Shuttleworth said her daughter only survived because doctors delivered  doses of naxolone, the fentanyl antidote, every two hours for two days.

"That's what we're talking about. This is a killer drug," Shuttleworth said.

The report found young people aged 15 to 24 were hospitalized in ever greater numbers year over year, the highest rates among all ages. Over the course of the study, hospital rates in that age group rose 62 per cent. And over half, 52 per cent, overdosed as a result of street use, a category the study referred to as  "intentional self-inflicted harm."

 The report found seniors aged 65 and older, accounted for nearly a quarter of the hospitalizations, reflecting prescription habits.

"Canadians may be surprised to learn that seniors accounted for the highest rate of hospitalizations over the last eight years," said Brent Diverty, a senior executive with the Canadian Institute for Health Information.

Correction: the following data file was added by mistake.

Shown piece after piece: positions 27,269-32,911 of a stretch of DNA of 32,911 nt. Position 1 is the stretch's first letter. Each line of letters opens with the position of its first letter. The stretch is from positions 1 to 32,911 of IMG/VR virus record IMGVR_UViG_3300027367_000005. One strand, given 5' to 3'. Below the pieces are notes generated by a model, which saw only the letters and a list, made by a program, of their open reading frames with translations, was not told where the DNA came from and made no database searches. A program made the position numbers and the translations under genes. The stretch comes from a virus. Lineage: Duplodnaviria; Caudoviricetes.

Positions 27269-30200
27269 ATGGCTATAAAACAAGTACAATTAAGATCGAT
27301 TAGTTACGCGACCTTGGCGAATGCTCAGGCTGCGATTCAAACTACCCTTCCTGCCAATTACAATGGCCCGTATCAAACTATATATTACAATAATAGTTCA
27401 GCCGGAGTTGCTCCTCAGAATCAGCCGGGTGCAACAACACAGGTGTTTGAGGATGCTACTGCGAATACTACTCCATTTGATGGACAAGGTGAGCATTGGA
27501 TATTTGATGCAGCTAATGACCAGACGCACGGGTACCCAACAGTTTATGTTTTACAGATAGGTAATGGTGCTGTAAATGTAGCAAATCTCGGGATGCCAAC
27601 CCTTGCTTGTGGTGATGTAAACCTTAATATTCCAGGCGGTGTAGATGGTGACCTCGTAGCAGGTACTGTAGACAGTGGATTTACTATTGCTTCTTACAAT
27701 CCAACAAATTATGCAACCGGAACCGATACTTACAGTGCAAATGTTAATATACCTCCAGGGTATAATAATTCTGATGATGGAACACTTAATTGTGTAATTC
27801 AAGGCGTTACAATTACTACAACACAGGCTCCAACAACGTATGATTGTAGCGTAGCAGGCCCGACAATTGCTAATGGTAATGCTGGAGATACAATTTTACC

"Although there are many reasons for (this), the report shows that Canada's seniors are particularly vulnerable," Diverty said.

Read more by  Alexandra Paul.


Advertise With Us


Updated on Wednesday, November 16, 2016 at 9:06 AM CST: Adds photo

You can comment on most stories on You can also agree or disagree with other comments. All you need to do is be a Winnipeg Free Press print or e-edition subscriber to join the conversation and give your feedback.

Have Your Say

New to commenting? Check out our Frequently Asked Questions.

Have Your Say

Comments are open to Winnipeg Free Press print or e-edition subscribers only. why?

Have Your Say

Comments are open to Winnipeg Free Press Subscribers only. why?

The Winnipeg Free Press does not necessarily endorse any of the views posted. By submitting your comment, you agree to our Terms and Conditions. These terms were revised effective January 2015.

Photo Store

Scroll down to load more